DANIEL CHI / Asst. photo editor
Hugh Laurie walked onstage at the Lifestyle Communities Pavilion with a shot glass full of whiskey in his hand. He raised it up to the crowd before swallowing it theatrically, drawing a roaring round of applause.
“As a young man growing up in England,” Laurie said to his audience, “I never thought I would say the following four words: ‘Good evening, Columbus, Ohio!'”
Laurie, accompanied by the six-piece The Cooper Bottom Band, played a two-hour show to a sold-out crowd Sunday.
Though Laurie is most well known for his acting on Fox’s “House M.D.,” which aired its series finale in May, he proved that he is also a talented blues musician by playing guitar, piano and singing with a convincing country twang to songs by artists such as Billie Joe Armstrong and Jimmie Rodgers.
Some audience members, such as Ashylnn Rutherford, a fourth-year in criminal justice at Ohio State, said she never knew Laurie was a musician.
“I was a fan of the TV show like everyone else,” Rutherford said. “But I bought his CD when I heard he was going to be in town and I loved it. The show was awesome.”
Laurie interacted enthusiastically with the crowd during the show. He spoke extensively between songs about blues and folk music, proving his knowledge and passion for the artists whom he covers.
Dee Cody, 25 of Columbus, attended the concert and said Laurie’s enthusiasm was contagious.
“He had so much energy and it radiated,” Cody said. “He had everyone’s attention from the moment he got onstage. It was one of the best nights I’ve had in a long time.”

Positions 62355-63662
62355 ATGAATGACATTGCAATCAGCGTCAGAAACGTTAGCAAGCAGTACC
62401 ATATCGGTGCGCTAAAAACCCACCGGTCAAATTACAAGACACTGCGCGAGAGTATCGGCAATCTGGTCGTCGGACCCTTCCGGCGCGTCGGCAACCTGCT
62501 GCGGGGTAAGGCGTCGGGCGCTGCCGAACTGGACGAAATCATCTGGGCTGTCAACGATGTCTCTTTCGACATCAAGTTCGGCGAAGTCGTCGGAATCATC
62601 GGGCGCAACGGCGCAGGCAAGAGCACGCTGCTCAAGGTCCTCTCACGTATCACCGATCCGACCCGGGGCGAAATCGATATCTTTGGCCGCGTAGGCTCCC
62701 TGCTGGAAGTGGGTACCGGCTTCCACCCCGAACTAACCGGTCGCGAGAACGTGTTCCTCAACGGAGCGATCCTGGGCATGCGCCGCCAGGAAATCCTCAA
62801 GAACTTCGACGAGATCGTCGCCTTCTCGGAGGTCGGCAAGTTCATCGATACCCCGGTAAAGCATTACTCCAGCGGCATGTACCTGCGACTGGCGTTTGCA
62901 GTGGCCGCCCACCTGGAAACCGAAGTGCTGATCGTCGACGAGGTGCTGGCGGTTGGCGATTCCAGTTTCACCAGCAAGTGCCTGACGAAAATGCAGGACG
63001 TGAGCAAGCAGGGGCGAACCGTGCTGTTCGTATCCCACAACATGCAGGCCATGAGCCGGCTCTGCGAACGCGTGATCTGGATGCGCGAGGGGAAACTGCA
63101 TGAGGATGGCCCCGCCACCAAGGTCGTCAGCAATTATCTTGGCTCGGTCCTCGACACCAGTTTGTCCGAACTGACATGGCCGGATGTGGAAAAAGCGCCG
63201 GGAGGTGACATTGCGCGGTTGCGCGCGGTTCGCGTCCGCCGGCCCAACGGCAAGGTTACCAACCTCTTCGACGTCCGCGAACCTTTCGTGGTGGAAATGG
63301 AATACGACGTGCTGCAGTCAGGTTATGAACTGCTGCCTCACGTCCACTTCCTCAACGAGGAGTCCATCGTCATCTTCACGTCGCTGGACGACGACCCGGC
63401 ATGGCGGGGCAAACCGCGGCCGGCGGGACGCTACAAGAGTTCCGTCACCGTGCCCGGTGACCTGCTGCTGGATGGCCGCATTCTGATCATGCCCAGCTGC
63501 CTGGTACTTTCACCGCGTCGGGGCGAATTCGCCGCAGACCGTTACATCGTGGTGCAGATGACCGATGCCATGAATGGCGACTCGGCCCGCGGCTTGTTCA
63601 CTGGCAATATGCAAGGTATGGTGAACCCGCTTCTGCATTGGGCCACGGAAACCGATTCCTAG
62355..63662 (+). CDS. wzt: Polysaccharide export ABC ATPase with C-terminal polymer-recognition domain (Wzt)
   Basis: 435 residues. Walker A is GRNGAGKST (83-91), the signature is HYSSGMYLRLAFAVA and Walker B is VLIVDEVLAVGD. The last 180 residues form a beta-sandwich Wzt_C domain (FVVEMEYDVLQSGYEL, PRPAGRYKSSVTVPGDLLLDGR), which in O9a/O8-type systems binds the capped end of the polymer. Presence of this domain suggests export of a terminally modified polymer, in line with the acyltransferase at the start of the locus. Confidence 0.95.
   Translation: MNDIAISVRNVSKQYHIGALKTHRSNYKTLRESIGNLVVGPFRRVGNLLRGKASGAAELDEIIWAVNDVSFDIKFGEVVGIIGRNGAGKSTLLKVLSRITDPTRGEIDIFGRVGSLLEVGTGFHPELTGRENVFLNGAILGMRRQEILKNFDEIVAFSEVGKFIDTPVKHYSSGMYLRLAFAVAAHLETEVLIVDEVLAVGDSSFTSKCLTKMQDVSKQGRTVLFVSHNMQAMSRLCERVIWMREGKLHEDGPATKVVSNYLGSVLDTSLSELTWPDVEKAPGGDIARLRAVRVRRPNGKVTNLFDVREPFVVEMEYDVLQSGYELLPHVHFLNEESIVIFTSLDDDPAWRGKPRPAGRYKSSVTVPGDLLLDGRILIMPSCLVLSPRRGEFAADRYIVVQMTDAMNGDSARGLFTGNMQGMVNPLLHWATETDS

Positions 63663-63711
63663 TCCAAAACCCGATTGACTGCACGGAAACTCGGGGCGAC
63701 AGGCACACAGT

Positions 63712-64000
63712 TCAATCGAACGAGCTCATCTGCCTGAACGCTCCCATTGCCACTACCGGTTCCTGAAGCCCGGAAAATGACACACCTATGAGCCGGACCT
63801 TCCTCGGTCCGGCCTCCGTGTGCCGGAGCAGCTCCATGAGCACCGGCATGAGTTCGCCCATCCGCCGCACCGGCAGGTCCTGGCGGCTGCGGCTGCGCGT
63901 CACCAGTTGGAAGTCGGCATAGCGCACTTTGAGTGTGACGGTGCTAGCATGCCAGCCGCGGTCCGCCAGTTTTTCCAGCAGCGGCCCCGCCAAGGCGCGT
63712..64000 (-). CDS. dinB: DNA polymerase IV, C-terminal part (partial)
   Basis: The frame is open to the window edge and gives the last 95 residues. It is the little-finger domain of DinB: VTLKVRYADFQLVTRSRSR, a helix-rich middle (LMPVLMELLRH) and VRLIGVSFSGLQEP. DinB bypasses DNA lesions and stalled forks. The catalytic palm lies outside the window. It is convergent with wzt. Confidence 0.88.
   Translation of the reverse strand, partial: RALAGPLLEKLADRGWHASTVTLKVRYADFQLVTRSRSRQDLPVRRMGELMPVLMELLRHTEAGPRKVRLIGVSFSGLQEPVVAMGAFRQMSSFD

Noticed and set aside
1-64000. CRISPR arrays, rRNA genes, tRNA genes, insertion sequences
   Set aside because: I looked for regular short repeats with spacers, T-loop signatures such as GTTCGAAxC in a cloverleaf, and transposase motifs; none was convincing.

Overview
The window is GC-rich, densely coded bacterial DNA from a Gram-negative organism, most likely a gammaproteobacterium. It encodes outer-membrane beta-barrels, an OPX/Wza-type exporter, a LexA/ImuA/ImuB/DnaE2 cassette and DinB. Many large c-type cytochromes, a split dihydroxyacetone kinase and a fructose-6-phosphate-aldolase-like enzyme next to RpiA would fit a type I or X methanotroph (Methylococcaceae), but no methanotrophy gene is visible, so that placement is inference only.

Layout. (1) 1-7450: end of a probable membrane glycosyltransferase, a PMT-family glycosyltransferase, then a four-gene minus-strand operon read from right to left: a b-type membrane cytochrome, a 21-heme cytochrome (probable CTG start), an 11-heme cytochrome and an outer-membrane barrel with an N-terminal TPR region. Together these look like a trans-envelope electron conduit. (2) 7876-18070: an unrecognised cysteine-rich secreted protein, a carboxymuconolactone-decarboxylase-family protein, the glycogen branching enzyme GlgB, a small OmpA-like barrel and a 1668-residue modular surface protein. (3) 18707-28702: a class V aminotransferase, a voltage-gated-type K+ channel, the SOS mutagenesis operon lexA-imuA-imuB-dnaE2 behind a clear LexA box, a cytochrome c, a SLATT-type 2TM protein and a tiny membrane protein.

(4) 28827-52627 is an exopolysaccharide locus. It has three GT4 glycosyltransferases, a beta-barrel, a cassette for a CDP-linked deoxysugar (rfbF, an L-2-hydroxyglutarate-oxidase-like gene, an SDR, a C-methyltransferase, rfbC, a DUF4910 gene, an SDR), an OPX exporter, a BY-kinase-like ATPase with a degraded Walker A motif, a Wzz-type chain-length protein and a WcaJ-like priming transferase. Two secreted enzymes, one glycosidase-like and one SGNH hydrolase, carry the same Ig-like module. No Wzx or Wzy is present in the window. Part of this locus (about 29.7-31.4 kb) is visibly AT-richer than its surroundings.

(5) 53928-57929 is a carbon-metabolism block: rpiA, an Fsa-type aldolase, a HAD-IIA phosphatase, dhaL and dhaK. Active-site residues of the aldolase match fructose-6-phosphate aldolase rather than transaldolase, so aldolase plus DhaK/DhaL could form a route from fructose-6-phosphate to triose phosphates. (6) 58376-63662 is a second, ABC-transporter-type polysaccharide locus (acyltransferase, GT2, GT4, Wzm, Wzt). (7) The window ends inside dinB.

Arguably one of the night’s most memorable moments was when a man walked onstage carrying a tray full of shot glasses of whiskey, which Laurie distributed to each member of the band.
“It’s now become our habit to stop halfway through and rehydrate,” Laurie said before toasting to the crowd.
Besides Laurie’s impressive vocals and onstage antics, opener The Cooper Bottom Band shined with its soulful playing of blues instruments such as the harmonica, accordion, trumpet and banjo.
The show’s old-fashioned ambiance was matched perfectly by the stage, which resembled an antique shop. Ornate rope tassels were wrapped around the microphone stands and orange, vintage-looking lamps were placed around the stage. Only a laptop set up next to one of the keyboards looked out of place.
Robin Thornton, a fiscal associate at OSU’s College of Veterinary Medicine, said the concert was very memorable.
“It was one of the best shows I’ve seen in quite a while,” Thornton said. “I loved it.”
The show ended with Laurie taking yet another shot of whiskey before giving a thumbs up to the crowd and dancing off the stage.
Tickets for the show were priced from $35 to $45.